Vijay Prasad in CounterPunch:
Indian political culture sits atop a fine edged blade. Pushing down on it is the Extreme Right, whose political wing – the BJP – is currently in power. Intolerance is the order of the day. India’s celebrated Nobel Prize winning economist Amartya Sen recently said, “India is being turned intolerant. We have been too tolerant with the intolerance. This has to end.”
In the marrow of the Extreme Right is a demand for discipline enforced by violence. Anyone who strays from the authority of its world-view – Hindutva – is either anti-national or a terrorist. Political murders of well-regarded intellectuals and activists, such as Narendra Dabholkar, Govind Pansare, and MM Kalburgi, put the nation on alert.
The death of a young student – Rohit Vemula – of the University of Hyderabad sent all kinds of people onto the streets. Rohit had been hit hard by social discrimination, which manifests itself as a political assault on socially oppressed communities. “From shadows to the stars,” wrote this young man who was fascinated by astronomy. It was an indictment of the social disorder. “Mother India lost a son,” said Prime Minister Narendra Modi. “I felt the pain.” He had waited five days to react, and reacted only after mass demonstrations of great feeling across the country. Rohit Vemula’s family rejected the Prime Minister’s remorse. They want to know why their son died. The answers lie firmly in the tentacles of the Extreme Right. It is where blame will eventually rest.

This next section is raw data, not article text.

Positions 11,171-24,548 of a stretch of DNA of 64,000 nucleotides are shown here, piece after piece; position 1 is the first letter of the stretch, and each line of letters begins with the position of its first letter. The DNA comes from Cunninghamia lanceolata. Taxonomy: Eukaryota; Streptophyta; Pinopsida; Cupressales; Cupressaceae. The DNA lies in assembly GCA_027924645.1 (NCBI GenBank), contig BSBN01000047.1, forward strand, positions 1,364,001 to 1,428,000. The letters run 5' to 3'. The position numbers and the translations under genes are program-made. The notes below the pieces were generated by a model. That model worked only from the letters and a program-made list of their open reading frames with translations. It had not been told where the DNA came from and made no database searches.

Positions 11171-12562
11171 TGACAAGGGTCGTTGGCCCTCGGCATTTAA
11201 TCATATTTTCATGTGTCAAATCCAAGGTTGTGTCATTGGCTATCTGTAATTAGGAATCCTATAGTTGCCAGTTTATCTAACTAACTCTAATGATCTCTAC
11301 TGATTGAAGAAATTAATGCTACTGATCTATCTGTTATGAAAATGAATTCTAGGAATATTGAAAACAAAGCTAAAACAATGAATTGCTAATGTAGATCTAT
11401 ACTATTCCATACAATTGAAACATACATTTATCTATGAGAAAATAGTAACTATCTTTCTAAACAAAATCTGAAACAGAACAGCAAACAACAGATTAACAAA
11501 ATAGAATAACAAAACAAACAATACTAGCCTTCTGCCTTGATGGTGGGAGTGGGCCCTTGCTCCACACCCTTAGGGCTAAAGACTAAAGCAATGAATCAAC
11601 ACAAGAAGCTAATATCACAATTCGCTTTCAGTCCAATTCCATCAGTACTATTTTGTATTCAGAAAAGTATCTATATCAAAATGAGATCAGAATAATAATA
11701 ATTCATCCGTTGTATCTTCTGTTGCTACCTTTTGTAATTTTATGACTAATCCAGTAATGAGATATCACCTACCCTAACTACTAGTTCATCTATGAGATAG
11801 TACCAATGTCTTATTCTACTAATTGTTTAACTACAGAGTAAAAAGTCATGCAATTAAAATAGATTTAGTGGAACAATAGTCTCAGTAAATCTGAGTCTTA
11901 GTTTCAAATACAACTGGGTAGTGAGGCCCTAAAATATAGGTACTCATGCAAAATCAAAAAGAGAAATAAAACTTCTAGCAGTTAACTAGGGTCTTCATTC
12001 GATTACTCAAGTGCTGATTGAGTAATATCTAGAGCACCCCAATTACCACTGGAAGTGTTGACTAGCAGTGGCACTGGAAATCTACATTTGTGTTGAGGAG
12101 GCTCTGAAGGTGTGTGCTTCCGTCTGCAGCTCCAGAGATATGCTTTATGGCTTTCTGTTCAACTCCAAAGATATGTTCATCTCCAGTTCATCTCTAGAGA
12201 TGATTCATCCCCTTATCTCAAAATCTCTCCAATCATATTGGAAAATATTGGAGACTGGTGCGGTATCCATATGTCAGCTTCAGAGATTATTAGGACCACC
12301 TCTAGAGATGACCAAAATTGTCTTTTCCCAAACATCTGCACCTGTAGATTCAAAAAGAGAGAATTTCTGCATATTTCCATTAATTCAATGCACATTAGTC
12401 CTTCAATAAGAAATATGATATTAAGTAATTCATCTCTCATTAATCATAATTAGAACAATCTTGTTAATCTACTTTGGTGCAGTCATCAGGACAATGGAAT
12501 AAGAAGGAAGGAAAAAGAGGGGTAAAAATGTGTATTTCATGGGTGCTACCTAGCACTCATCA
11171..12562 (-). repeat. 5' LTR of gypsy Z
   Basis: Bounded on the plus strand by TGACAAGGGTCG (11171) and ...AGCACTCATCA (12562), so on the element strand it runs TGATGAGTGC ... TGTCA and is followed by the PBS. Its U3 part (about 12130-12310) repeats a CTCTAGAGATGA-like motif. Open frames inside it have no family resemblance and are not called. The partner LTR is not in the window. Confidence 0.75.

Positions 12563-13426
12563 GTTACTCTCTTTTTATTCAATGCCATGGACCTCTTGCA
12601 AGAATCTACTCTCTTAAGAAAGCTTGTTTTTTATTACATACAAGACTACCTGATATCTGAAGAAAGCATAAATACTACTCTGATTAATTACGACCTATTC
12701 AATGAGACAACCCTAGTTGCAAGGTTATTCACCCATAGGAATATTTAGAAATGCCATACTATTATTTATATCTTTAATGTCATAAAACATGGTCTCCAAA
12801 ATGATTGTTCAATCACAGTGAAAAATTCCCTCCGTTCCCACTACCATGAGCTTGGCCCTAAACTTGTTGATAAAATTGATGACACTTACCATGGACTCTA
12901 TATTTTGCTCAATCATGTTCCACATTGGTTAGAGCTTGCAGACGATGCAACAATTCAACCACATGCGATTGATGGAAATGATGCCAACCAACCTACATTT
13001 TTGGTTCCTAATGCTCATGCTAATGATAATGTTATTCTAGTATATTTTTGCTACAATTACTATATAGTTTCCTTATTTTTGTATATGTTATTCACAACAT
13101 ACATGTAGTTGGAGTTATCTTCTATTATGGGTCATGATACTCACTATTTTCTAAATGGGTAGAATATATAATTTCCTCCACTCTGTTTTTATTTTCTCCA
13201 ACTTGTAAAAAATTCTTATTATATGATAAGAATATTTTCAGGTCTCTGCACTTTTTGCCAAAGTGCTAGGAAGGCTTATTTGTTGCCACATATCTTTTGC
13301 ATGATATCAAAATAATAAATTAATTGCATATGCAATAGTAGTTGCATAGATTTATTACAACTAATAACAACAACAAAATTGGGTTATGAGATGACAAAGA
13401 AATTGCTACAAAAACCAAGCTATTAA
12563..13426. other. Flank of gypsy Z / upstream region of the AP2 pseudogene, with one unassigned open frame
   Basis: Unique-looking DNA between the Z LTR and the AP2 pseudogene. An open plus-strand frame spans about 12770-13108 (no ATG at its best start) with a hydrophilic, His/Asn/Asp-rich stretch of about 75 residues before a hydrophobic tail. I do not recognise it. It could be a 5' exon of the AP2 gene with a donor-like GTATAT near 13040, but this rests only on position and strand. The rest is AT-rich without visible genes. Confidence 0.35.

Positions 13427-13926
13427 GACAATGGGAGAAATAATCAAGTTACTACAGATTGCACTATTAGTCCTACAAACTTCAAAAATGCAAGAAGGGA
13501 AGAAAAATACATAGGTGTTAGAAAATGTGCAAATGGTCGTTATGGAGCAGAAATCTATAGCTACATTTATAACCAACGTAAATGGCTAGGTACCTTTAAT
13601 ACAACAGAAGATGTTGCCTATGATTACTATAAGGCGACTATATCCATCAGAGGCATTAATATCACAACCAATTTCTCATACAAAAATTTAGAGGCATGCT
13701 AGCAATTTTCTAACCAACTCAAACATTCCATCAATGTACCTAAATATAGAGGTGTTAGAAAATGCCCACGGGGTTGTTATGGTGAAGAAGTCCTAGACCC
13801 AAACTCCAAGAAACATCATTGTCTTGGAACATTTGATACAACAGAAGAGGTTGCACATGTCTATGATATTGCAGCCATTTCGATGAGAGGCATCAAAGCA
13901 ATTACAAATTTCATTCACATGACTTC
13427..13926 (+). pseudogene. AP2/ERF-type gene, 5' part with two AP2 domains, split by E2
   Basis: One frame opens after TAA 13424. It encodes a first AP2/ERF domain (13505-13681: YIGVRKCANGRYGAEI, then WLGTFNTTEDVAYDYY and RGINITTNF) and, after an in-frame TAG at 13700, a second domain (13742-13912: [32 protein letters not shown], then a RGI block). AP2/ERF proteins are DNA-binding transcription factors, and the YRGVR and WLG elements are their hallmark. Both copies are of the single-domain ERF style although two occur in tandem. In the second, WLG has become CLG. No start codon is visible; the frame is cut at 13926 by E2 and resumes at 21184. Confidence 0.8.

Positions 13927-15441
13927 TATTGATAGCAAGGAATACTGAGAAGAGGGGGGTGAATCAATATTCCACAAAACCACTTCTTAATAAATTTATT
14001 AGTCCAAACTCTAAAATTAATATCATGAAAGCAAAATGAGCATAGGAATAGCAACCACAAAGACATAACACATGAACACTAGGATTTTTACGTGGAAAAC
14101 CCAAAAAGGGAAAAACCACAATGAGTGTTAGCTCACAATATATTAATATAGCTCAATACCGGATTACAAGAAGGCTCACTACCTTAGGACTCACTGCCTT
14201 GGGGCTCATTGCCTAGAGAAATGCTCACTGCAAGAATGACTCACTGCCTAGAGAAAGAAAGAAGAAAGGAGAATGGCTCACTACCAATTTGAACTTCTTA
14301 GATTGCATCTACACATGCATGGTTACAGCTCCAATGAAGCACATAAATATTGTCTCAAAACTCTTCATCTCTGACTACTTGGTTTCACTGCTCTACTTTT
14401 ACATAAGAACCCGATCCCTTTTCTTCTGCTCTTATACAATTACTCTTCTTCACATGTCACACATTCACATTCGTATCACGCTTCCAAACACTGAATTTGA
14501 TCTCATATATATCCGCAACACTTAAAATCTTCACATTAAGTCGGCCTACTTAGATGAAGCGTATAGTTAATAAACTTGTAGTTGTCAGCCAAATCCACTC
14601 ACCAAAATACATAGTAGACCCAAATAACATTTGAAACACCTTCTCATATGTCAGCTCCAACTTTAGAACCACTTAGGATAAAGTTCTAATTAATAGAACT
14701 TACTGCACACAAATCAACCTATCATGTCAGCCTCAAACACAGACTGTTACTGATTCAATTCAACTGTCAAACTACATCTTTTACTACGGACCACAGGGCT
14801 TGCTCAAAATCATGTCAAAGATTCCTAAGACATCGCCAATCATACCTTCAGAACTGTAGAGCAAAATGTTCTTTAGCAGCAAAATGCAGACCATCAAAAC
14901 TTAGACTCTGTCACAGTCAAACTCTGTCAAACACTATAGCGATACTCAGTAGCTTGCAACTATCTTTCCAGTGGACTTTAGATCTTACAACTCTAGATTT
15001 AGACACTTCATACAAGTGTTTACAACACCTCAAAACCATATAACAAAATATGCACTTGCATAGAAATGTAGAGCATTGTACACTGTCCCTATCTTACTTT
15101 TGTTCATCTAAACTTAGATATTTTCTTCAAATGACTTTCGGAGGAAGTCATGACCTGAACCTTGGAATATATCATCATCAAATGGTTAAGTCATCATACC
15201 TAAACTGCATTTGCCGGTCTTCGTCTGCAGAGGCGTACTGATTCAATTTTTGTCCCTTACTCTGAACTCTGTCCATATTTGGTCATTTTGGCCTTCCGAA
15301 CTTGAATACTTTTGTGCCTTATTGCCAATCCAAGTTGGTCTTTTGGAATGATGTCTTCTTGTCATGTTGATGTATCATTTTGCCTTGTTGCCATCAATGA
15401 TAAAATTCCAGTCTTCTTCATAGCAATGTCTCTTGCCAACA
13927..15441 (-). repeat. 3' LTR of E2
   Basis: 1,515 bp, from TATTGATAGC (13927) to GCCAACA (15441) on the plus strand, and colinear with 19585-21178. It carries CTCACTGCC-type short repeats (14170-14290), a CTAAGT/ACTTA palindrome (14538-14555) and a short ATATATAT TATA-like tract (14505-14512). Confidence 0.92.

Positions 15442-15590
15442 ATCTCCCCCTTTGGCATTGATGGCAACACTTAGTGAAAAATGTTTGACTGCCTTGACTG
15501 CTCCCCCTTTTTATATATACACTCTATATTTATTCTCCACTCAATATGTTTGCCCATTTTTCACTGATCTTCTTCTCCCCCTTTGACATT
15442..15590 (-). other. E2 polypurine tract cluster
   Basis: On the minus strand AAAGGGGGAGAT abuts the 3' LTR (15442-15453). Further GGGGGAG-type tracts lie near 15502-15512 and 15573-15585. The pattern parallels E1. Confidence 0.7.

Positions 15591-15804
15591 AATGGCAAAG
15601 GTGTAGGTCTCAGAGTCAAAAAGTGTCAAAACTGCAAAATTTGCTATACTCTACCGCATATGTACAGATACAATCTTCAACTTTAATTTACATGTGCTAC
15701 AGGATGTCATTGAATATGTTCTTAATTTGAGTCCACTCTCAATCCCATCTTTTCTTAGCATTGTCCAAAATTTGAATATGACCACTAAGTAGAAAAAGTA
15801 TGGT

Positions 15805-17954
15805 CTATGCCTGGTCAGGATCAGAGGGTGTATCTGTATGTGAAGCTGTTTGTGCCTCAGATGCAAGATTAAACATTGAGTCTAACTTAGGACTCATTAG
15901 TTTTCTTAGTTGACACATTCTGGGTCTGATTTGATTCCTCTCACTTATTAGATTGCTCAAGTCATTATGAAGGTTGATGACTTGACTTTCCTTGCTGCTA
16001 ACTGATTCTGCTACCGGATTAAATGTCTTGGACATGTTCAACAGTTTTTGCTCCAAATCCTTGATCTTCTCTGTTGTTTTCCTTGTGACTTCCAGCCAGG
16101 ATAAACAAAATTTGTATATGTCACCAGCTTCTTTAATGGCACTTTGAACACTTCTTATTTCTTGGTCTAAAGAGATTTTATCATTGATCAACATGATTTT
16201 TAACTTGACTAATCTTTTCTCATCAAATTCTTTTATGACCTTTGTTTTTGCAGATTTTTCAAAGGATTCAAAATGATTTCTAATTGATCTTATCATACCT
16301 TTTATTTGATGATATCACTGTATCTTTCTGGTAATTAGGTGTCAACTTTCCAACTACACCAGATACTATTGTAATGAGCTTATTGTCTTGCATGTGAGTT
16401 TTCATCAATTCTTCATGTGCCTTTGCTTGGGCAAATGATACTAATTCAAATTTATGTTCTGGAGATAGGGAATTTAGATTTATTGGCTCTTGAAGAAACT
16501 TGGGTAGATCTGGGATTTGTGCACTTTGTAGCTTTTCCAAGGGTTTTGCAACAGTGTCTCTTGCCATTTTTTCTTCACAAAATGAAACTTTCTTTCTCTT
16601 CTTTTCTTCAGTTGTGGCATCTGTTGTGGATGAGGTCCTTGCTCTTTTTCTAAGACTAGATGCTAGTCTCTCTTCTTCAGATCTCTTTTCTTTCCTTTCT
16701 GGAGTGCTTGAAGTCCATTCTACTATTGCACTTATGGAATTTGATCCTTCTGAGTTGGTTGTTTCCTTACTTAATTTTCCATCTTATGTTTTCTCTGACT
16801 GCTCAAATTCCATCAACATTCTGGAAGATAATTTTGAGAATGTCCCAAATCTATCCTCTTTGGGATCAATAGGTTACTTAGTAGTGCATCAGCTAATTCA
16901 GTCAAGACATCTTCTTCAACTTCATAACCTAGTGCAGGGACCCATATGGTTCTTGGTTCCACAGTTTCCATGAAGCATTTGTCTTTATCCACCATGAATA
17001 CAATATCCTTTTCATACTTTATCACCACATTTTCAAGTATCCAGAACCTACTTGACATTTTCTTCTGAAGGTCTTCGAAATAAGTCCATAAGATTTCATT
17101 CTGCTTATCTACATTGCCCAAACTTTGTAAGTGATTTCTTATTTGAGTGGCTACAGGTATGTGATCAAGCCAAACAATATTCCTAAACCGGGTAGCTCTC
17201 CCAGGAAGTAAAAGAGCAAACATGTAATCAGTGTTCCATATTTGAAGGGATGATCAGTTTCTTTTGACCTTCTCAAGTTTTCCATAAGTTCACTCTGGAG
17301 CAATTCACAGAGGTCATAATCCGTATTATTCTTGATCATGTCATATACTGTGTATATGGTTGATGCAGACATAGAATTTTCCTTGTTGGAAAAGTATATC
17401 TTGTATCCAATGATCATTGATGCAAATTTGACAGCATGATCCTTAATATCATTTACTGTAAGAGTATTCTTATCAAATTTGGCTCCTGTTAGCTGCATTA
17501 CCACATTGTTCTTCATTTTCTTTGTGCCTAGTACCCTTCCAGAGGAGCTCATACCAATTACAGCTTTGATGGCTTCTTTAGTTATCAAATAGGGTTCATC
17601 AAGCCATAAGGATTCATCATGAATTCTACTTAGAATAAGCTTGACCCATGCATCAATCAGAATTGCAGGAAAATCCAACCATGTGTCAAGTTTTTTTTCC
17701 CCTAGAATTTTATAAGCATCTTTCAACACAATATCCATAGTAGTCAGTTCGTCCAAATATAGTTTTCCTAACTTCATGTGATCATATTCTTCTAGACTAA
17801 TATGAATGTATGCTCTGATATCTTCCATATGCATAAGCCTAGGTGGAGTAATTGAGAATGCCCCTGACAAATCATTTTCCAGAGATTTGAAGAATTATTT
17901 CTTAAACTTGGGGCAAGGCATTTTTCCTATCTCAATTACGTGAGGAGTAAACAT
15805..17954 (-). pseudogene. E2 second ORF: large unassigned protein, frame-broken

When Richa Singh, the new student leader at Allahabad University, invited senior journalist Siddharth Varadarajan to campus to talk about free speech, the Extreme Rights’s students’ group (the ABVP) blocked him. They called Varadarajan, who had been the editor of The Hindu, a “Naxalite” (Maoist) and “anti-national.” This is the chosen vocabulary. Singh later said, “There is a surge in intolerance in this country. The ABVP leaders are not willing to listen to anyone who contradicts their ideology.”